Chinese Patience is a card game for 2 to 4 players which you can play against your friends or against the computer.

The image below shows a typical 2 player game with the various cards piles identified. This will be a useful reference as we go through how to play:

Naming the Piles

Each player takes it in turns to move cards between the piles, that player''s turn continues until he can''t play a card anywhere useful and has to place it on his Discarded pile. When his New pile is empty he can turn over his complete Discarded pile and place it face down as his New pile; however if he has just placed the card on his Discarded pile and ended his turn then he must wait until his next turn before he can turn the Discarded pile over.

The game is won by the first player to have used all their cards (that is, both their New and Discarded piles are empty), so your objective should be to get rid of as many cards as you can; if you can give them to your opponents then so much the better.

 

There are rules which dictate which cards can be placed in which of the piles, these are:

  • Playing piles: You can only place a card on top of a Playing pile if it is the next number or picture in descending order and it is a different colour to the card that is currently at the top, for example: you may place a red 4 of Hearts on top of a black 5 of Spades. If the Playing pile is empty, you may place any card there.
  • Finished piles: Starting with the Ace, which must be placed in an empty pile, you can only place a card on top of a Finished pile if it is the same suit and the next number or picture in ascending order as the card that is currently at the top. For example, you may place the 2 of Diamonds on top of the Ace of Diamonds. Once you place a card on a Finished pile, it cannot be removed.
  • Other Players'' Discarded Piles: you may place a card on your opponents'' Discarded piles if it has the same number or picture as the current top card (for example: you may place an 8 of Clubs onto an 8 of Hearts); or your card is the same suit and the next number or picture in either ascending or descending order (for example: you may place either a King of Clubs or a Jack of Clubs onto a Queen of Clubs). Once you place a card on an opponent''s Discarded pile, you cannot remove it.
  • Your Own Discarded Pile: after you have turned over a card from your New pile, you may place it on your discarded pile if you cannot play it anywhere else. This signals the end of your turn and play moves to the next player.

At the start of the game, the cards are dealt equally face down to the players'' New piles, and one card is dealt face up to each of the four Playing piles:

Just Dealt

In this case, it is Stuart''s turn (denoted by the outline around his cards).

Ultimately he will turn over the top card from his New pile, but when he does he MUST play that card (and it may mean that he can only place it on his Discarded pile, marking the end of his turn) so first he should check what else he can do. At the moment, all he can do it move the Jack of Clubs onto the Queen of Diamonds, which would free up a Playing pile. We''ll skip to a little further through the game to illustrate what other choices he may have:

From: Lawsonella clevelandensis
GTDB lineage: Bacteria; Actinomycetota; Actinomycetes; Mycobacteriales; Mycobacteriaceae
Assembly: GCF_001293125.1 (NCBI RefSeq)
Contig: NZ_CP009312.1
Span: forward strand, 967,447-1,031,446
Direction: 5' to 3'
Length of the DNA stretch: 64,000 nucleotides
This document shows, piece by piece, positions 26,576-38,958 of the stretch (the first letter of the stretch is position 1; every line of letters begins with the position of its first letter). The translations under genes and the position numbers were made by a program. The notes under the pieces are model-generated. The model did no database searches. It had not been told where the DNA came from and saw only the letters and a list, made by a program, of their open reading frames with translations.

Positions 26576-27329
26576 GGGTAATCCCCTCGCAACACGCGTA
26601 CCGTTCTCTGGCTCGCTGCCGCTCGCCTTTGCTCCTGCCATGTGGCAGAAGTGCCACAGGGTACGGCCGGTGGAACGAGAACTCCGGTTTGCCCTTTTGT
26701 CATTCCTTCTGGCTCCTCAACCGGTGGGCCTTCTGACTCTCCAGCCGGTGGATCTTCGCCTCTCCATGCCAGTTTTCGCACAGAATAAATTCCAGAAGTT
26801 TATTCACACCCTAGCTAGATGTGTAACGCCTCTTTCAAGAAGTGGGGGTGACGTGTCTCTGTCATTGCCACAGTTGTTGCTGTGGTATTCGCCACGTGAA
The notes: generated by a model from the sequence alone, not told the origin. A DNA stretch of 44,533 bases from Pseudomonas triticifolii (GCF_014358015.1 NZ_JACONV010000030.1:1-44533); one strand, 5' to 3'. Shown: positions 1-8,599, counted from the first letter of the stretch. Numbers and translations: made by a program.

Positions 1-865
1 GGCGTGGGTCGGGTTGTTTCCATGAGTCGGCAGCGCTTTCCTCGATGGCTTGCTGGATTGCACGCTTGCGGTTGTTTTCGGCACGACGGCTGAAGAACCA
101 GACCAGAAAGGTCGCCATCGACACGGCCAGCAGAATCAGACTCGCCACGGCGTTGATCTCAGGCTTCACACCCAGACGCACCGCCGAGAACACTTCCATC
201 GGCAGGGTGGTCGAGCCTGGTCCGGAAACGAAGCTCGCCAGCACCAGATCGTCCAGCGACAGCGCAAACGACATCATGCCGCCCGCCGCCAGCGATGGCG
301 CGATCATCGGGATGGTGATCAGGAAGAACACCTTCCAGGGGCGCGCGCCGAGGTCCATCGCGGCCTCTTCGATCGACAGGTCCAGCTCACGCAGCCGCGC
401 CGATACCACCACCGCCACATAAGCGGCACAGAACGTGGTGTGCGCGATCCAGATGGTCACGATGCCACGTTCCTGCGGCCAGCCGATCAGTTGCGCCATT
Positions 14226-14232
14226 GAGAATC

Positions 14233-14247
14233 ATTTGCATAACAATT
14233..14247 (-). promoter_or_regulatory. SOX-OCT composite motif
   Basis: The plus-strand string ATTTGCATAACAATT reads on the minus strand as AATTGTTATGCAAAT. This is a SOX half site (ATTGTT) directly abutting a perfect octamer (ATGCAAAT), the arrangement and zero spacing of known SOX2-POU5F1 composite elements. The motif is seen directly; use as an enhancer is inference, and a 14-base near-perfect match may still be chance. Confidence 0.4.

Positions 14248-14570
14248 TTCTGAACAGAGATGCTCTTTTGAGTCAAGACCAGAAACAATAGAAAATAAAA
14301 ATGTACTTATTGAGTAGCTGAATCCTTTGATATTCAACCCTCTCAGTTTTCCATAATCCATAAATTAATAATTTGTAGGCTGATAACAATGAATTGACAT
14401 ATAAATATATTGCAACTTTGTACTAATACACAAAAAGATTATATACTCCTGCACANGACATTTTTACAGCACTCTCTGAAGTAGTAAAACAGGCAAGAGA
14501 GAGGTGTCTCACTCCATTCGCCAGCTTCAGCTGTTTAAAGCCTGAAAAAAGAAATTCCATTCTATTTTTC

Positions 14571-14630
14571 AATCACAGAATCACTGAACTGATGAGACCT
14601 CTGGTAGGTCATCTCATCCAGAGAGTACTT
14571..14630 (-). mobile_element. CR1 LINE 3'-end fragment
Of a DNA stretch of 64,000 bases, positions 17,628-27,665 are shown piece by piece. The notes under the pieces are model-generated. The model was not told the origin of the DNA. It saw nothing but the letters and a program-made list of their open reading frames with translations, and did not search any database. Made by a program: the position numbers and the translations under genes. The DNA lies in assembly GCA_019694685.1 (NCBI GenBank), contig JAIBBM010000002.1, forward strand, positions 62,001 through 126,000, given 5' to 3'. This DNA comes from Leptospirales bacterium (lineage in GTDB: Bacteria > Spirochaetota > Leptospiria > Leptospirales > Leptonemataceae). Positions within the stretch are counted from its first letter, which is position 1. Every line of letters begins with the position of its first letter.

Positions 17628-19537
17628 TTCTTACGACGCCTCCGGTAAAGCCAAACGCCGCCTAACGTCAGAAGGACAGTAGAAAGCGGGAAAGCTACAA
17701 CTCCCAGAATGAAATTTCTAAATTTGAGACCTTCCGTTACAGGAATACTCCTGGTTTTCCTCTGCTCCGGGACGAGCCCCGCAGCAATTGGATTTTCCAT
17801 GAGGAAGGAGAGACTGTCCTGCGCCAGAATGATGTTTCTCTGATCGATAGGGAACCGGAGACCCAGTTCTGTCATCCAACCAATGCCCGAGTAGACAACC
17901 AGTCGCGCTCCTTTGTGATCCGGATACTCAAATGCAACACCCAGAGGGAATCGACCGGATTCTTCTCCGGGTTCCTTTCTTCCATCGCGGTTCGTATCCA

• He should check what cards he can place on his opponents'' Discarded pile (there is only one opponent in this game, but in a four player game there will be three opponents'' Discarded piles to consider). Remember, once he places a card on an opponents'' Discarded pile, he cannot remove it. In this example, he can place either the Ten of Hearts or the Nine of Clubs onto his opponents'' Discarded pile:

Onto Opponents Pile

(Stuart should think carefully whether moving the Ten of Hearts is really a good idea, because it would stop him getting rid of his Nine of Clubs so maybe playing the Nine would be better. However, it''s not as straightforward as this: if his Discarded pile has been turned back as his New pile, Stuart may know what his next New card is and it may be beneficial to retain the Nine for the time being).

  • He should check whether any of the cards can be moved between the Playing piles to his advantage. In this example, he can move the Four of Spade onto the Five of Hearts (taking the Three of Diamonds and the Two of Spades with it), creating an empty space where the Four was into which he can place any card:

Combining Playing Piles

  • He should check whether he can move any cards onto the Finished piles, and whether it is advantageous to him to do so, in this example he can move the Two of Spades onto the Ace of Spades and the Two of Hearts onto the Ace of Hearts:

Move to Finished Piles

  • He should check whether he can move any cards from his own Discarded pile. In this example, he can move the Nine of Clubs from his own Discarded pile and onto either the Ten of Heart on the Playing pile or the Ten of Clubs on his opponent''s Discarded pile.

From Own Discarded Pile

When Stuart is sure he has done all these checks and moved any cards that he feels would be advantageous to him, he can turn over the top card on his New pile and see where he can put it. In this case, the only place he can put it will be his own Discarded pile. That will be the end of this turn, and play moves to Paul.

New Card to Discarded Pile

That just about covers how to play. If you are new to the game, I suggest you start with a three player game at the Normal difficulty level and with the computer as the other two players. You''ll soon pick it up.

 

KEEPING IT AS SIMPLE AS POSSIBLE